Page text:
As I said in the previous post, I believe Joseph wasn’t a liar and deceiver. He endured great hardships for his beliefs. A liar and deceiver wouldn’t have done so, but would have quickly moved on to “greener” and more lucrative pastures. In addition, the events of his life certainly showed he didn’t use those who believed him to further his power, fame, or fortune. And thus, since He wasn’t a liar and a deceiver, then he was who he said he was: a prophet of God.
The Utah LDS also believe he was a prophet of God and that he was responsible for the introduction of the celestial marriage doctrine (also called spiritual wifery or polygamy) into their church. They believe God revealed to him this doctrine giving him a revelation in 1843 on this subject, which is now section 132 of the Utah LDS Doctrine and Covenants. However, Joseph never publically taught this doctrine, but in fact, stood against it. (Joseph always denied association with this doctrine. See Joseph Smith Fought Polygamy). According to the Utah LDS, since he brought forth the revelation, but openly denied his association with it, he must have secretly taught and practiced this doctrine. Thus, they believe he openly lied about not being a polygamist.
While I respect their position, I don’t understand it. Once a person has lied to me or purposely deceived me, I have great difficulty trusting them in the future. In future associations with them, I’m skeptical as to whether they are being truthful and honest with me. It’s only after their future actions continue to show me they are trustworthy that I can trust them again. If I believe Joseph lied about not teaching and practicing polygamy, how can I believe he didn’t lie about the Book of Mormon, or his revelations, or the Inspired Version of the Bible? I can’t, regardless of the reasons for his lie.
Since I do believe he was a prophet of God, how do I resolve this issue? Simply, I believe he didn’t lie about it and someone else did. Now this would be a very foolish position for me to take if there was no historical evidence to support it. However, there is. Joseph Smith Fought Polygamy, by Richard and Pamela Price, presently contains over 2 volumes of documentation supporting the position that Joseph did not teach or practice polygamy. Polygamy came into the church by three different conspiracies, with the last one initiated by Brigham Young and other church leaders, including several in the Quorum of Twelve Apostles. As Joseph Smith Fought Polygamy shows, Joseph actively tried to stop it, but because it was practiced in secret (as Brigham and other leaders alleged Joseph did), he couldn’t eradicate it prior to his death. After Joseph’s death, the church was thrown into chaos. The people trusted the Quorum of Twelve Apostles and as a result, Brigham Young, who was president of that quorum, was able to take control of the church. The group he moved west was only about 10,000 church members (See RLDS History of the Church 3:27) of the approximately 30,000 members living in and around Nauvoo, Illinois and the 150,000 to 200,000 members worldwide (See ibid, 3:1). Although relatively small in number, this group was the most organized of the subsequent factions of the church and took with them the church structure (priesthood quorums and organization), church records (including unpublished writings of Joseph), and church moneys. In Utah, Brigham and the leaders of this group continued to practice polygamy and gave credit to Joseph for it inception. The celestial marriage revelation was first made public in 1852, 8 years after Joseph's death, which made it impossible for Joseph to confirm or deny its truth and, thus, seriously discredits the validity of that document. It was publicly presented by Orson Pratt in 1852 in Utah at the request of Brigham Young in order to give public sanction to the practice of polygamy. The Utah LDS Church has not been able to produce credible evidence that Joseph was the founder of polygamy in the church and that the celestial marriage revelation was written by him. (Read the decision rendered March 16, 1894, by Judge Philips in the Temple Lot Case.)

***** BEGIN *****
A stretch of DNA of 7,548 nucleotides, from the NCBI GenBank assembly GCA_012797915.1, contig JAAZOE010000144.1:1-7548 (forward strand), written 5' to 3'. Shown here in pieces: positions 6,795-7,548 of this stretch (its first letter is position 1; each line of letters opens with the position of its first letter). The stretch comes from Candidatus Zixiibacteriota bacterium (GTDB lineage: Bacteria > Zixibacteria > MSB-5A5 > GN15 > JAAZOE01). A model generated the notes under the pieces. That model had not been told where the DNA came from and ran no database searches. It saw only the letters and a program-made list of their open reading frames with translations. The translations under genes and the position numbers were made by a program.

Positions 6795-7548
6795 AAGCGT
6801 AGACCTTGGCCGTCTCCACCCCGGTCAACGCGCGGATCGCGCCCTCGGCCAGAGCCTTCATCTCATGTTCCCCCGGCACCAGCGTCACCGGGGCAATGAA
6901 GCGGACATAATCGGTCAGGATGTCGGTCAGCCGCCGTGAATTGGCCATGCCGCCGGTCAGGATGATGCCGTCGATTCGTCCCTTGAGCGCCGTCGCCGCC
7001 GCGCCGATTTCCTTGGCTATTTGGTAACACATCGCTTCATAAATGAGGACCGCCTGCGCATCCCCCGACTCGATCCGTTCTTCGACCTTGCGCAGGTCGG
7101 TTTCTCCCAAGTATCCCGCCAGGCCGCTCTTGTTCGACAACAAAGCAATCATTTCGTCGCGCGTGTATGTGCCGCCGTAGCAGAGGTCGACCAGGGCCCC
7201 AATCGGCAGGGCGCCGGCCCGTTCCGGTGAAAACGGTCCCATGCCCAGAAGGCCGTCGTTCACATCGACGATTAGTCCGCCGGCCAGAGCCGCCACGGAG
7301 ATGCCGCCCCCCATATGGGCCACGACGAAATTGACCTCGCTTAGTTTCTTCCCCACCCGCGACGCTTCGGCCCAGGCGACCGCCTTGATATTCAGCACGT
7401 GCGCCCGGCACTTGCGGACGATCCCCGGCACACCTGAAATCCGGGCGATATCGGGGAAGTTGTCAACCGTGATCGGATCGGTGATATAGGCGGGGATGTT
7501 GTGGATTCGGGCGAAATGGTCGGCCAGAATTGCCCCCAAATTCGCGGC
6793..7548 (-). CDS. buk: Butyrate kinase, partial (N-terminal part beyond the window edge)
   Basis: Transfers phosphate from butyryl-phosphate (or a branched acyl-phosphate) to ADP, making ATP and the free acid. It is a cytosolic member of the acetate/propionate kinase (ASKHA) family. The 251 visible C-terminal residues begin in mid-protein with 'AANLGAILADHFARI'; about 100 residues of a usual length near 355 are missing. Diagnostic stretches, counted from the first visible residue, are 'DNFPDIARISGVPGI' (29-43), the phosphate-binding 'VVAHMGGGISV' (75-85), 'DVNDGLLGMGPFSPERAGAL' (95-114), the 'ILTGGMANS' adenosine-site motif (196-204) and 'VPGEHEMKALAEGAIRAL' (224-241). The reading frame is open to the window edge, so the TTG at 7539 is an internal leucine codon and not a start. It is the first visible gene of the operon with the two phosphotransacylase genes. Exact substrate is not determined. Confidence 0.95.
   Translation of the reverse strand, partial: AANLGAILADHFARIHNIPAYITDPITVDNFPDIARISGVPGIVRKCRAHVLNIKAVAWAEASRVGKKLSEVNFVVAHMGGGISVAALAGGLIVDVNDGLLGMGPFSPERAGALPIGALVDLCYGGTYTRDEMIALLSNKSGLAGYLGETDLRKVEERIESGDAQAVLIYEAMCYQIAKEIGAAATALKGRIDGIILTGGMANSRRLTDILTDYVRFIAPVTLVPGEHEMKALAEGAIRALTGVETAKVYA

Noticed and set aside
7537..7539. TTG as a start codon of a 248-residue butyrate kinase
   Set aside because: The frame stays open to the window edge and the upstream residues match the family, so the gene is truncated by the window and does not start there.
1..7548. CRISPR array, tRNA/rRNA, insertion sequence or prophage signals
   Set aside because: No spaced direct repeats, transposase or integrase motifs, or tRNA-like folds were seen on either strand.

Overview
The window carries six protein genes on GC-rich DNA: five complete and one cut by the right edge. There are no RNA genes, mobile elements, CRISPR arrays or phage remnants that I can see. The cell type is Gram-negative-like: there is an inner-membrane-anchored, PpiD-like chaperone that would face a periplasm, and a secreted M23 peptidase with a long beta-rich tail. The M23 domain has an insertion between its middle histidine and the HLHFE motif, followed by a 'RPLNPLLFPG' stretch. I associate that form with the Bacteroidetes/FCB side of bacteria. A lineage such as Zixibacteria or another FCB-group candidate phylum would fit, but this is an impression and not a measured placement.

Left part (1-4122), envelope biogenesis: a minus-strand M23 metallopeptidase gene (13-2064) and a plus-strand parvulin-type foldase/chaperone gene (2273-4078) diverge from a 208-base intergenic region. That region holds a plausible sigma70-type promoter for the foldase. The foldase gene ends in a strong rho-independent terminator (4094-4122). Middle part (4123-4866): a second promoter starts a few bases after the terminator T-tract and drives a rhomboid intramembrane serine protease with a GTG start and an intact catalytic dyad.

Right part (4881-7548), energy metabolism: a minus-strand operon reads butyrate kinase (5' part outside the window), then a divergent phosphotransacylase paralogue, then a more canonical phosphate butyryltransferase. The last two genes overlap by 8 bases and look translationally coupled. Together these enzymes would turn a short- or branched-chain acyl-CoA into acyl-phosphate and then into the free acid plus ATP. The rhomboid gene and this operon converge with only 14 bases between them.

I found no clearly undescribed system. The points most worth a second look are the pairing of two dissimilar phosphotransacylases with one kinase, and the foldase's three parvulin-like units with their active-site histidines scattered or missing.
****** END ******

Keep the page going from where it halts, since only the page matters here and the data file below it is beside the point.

As I search the Internet what amazes me is that all the sites discussing Joseph’s alleged practice of polygamy and his deceitful cover-up never consider the possibility that he may have been telling the truth. It is assumed he taught and practiced polygamy and just lied about it. It appears to me that this narrow reasoning comes from the teachings of the Utah LDS Church over the years and from the many historians who have bought into this position. Nevertheless, I do believe Joseph Smith, Jr. did not teach or practice polygamy. He was a prophet of God and he didn’t lie to his people.